Mayor Martin J. Walsh today announced the City of Boston will be installing opioid overdose reversal kits in municipal buildings, thanks to a $30,000 donation from Aetna. The donation will be used to install kits containing the overdose reversal medication naloxone (Narcan), clear instructions for its use, and other medical supplies to assist individuals who experience an overdose. Prior to implementation, the Mayor’s Office of Recovery Services will offer on-site voluntary overdose prevention and naloxone administration trainings to all interested City employees.

“Increasing access to naloxone has been a core strategy in the City’s approach to countering the opioid epidemic,” said Mayor Walsh. “The unfortunate reality is that overdoses occur in all parts of our City, including in and around City buildings. By ensuring that City of Boston buildings have naloxone on-site and that employees are trained on how to use it in an emergency, we can continue to lead in the national fight against this epidemic.”

Following successful pilots at all Boston Public Health Commission (BPHC) buildings and select Boston Public Library locations, opioid overdose reversal kits will now be available to use in case of an emergency at Boston City Hall, 26 Court Street, and 43 Hawkins Street. All remaining city buildings will have kits by the end of the calendar year.

“We are dedicated to helping prevent and address opioid misuse in the communities we serve,” said Aetna Senior Vice President Erich Twachtman. “By increasing the availability of Narcan across Boston, we hope it will give more people a chance to get the help they need for recovery.”

Naloxone is a medication designed to rapidly reverse opioid overdoses, by binding to opioid receptors to reverse and block the effects of opioids. Naloxone cannot be abused, and does not have significant adverse side effects. The Centers for Disease Control and Prevention (CDC) has encouraged workplaces, particularly those that serve the public, to keep naloxone on-site and establish a policy for responding to overdoses.

Last year, Boston EMS recorded the use of naloxone for 1,928 patients. The City trains and distributes overdose reversal kits throughout the community and trainings are offered online, by request and twice-monthly drop-in trainings open to the public. Last year, the Recovery Services team trained over 6,600 people, and received reports of over 2,300 overdose reversals. The Mayor’s Office of Recovery Services supports businesses and other organizations to establish protocols for responding to overdoses in their buildings and implement overdose prevention plans.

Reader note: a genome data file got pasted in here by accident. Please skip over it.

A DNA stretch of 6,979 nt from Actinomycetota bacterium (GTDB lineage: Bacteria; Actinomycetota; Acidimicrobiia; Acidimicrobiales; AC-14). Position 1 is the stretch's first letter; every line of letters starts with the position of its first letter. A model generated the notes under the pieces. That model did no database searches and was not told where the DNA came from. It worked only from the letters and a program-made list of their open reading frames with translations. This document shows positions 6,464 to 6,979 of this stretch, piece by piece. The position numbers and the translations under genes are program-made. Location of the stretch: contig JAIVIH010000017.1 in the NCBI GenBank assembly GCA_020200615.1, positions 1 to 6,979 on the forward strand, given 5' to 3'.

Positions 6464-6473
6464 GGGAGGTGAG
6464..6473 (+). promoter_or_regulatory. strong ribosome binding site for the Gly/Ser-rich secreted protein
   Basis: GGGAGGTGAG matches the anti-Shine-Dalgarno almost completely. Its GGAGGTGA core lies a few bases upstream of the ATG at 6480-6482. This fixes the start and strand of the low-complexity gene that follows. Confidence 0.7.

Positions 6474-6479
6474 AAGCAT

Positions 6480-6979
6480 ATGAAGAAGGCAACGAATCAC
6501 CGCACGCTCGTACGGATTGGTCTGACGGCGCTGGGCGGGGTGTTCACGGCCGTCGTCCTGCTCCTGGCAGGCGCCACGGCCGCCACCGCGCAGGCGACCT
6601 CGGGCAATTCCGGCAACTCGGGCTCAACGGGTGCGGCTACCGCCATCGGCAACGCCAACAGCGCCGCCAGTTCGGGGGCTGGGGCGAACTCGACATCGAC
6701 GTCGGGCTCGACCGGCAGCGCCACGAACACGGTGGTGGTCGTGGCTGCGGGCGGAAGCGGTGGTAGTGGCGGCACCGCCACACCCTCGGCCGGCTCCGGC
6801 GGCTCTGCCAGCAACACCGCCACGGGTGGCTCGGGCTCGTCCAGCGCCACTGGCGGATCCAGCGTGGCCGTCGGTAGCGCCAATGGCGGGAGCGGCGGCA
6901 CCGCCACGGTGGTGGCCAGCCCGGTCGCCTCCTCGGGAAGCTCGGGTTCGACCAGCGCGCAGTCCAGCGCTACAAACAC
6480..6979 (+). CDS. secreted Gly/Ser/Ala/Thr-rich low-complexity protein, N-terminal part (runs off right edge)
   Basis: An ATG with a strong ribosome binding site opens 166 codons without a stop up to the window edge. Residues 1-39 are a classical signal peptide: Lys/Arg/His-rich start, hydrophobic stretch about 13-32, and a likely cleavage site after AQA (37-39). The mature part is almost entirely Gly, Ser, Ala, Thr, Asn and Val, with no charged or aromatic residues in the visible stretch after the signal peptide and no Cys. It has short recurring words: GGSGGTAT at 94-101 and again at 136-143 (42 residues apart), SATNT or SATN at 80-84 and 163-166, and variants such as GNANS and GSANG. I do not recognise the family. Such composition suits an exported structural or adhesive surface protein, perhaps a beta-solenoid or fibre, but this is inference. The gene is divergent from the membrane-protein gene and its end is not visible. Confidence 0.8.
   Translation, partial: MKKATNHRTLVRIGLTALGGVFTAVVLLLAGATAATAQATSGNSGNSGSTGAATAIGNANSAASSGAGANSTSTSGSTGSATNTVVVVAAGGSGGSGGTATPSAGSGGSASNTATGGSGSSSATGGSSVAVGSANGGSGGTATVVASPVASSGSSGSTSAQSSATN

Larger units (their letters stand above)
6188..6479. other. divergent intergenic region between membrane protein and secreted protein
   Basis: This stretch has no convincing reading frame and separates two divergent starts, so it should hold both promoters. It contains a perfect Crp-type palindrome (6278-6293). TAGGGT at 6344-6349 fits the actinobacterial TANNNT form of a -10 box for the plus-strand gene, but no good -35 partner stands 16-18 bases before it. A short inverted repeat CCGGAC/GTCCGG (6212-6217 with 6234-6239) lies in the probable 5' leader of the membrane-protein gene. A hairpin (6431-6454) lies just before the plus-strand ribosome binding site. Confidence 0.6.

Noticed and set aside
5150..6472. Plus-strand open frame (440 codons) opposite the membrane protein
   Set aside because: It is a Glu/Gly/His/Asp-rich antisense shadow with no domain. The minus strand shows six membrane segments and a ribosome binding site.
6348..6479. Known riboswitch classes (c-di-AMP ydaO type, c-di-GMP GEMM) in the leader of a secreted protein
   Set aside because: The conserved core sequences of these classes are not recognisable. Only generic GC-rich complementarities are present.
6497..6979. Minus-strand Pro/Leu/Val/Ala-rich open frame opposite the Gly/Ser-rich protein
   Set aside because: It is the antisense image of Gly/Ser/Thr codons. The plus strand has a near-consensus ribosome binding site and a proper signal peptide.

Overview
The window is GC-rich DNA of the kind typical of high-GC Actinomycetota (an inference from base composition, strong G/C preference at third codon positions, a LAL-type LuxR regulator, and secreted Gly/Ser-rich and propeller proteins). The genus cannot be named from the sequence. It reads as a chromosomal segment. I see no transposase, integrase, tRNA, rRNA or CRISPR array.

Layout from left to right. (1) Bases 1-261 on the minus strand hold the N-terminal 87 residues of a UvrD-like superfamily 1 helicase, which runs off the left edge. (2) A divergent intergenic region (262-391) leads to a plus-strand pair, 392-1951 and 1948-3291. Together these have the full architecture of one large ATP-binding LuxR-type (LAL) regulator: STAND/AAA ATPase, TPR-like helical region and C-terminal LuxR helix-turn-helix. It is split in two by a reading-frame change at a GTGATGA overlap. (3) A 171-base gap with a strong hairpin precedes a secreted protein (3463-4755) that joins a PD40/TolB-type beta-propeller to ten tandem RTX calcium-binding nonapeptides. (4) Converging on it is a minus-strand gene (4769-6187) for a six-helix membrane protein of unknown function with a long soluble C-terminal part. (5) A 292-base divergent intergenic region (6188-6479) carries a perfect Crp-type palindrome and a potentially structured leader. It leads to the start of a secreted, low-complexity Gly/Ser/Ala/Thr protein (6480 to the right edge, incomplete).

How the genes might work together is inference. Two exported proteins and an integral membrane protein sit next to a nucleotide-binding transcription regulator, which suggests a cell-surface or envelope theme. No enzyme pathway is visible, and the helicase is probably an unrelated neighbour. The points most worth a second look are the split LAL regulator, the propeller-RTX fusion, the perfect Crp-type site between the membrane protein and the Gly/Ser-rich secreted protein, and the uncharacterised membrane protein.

In 2014, Mayor Walsh announced that all first responders would carry the overdose reversal medication naloxone, expanding its reach to the Boston Fire Department and the Boston Police Department. The City of Boston’s Post-Overdose Response Team (PORT) conducts follow-up visits after non-fatal overdoses. PORT, a collaboration between Recovery Services,the Boston Fire Department, and Boston EMS connects individuals and families with overdose prevention information, including naloxone, and recovery services through in-person home visits.

In his first term, Mayor Walsh made expanding access to recovery services in Boston a priority by creating the Office of Recovery Services to study substance use in Boston and lead the city’s strategy around substance use disorders, addiction and recovery. This is the first municipal recovery office in the nation.

The City has taken a comprehensive approach to tackle the opioid epidemic. The City serves people in all stages of the continuum of care, from providing harm reduction services to ensure people can maintain health in various aspects of their lives, to connecting people with beds at treatment programs, to offering outpatient care and long-term peer supports.

The City of Boston is planning an innovative and holistic recovery campus on Long Island that will expand essential recovery services for the region, fill gaps in the continuum of care and utilize the natural environment to provide a healing space. The City has contracted with Gensler and Ascension Recovery Services to identify the types of services, resources and treatment options that would be best suited for the island and create a master plan for the recovery campus.

Continuing these efforts, the City of Boston filed a complaint in Suffolk Superior Court against 13 opioid manufacturers, four distributors, and one local doctor that have contributed to the local opioid epidemic through misleading marketing and reckless dissemination of opioids that has led to the deaths of more than 830 Boston residents since 2014. As part of the litigation, the City is seeking to recover both past and future damages and injunctive relief associated with addressing the opioid epidemic in Boston.

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